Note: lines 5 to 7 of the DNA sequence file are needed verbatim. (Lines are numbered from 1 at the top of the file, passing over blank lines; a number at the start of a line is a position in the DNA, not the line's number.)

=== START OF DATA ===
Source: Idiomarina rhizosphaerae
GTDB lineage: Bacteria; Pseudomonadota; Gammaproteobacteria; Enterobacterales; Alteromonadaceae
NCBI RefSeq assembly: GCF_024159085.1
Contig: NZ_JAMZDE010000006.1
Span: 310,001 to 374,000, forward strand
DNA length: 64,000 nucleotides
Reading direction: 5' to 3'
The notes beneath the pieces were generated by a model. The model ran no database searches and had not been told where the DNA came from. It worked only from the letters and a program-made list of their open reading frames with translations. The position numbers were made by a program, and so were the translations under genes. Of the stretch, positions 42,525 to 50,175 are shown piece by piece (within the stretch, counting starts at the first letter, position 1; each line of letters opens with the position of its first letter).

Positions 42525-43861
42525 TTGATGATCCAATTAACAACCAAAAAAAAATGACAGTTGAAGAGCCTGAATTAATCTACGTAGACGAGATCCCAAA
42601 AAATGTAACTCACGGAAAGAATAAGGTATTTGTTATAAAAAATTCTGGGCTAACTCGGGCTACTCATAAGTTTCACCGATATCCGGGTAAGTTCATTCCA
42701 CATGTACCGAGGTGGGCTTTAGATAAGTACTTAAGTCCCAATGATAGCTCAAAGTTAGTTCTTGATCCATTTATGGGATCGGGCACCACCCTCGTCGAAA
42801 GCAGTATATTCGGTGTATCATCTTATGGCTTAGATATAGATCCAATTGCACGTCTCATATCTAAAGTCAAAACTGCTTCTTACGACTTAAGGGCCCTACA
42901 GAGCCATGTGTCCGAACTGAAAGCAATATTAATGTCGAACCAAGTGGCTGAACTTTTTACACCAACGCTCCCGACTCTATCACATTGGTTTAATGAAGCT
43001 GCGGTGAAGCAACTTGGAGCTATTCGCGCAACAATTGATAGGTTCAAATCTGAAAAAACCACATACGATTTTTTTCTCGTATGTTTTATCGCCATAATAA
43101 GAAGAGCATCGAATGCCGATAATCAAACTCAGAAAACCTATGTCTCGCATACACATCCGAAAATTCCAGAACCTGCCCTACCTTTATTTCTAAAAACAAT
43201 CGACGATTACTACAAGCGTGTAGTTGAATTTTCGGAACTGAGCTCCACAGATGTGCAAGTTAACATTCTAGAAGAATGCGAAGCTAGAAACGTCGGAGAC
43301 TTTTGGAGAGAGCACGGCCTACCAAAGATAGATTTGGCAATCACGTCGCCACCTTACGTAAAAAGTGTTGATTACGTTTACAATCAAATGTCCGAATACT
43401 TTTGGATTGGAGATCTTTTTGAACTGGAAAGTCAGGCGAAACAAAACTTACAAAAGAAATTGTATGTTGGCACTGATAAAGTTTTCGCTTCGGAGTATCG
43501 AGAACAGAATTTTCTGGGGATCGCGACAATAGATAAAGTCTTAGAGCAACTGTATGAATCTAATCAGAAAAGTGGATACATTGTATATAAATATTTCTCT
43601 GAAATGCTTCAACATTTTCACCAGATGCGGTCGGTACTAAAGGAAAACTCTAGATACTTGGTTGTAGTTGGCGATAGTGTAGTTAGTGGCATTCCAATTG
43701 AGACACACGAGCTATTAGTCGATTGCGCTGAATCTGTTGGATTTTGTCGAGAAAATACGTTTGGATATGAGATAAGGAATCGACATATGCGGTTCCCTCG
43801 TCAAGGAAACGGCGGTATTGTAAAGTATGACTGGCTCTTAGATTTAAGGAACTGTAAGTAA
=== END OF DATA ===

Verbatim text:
Span: 310,001 to 374,000, forward strand
DNA length: 64,000 nucleotides
Reading direction: 5' to 3'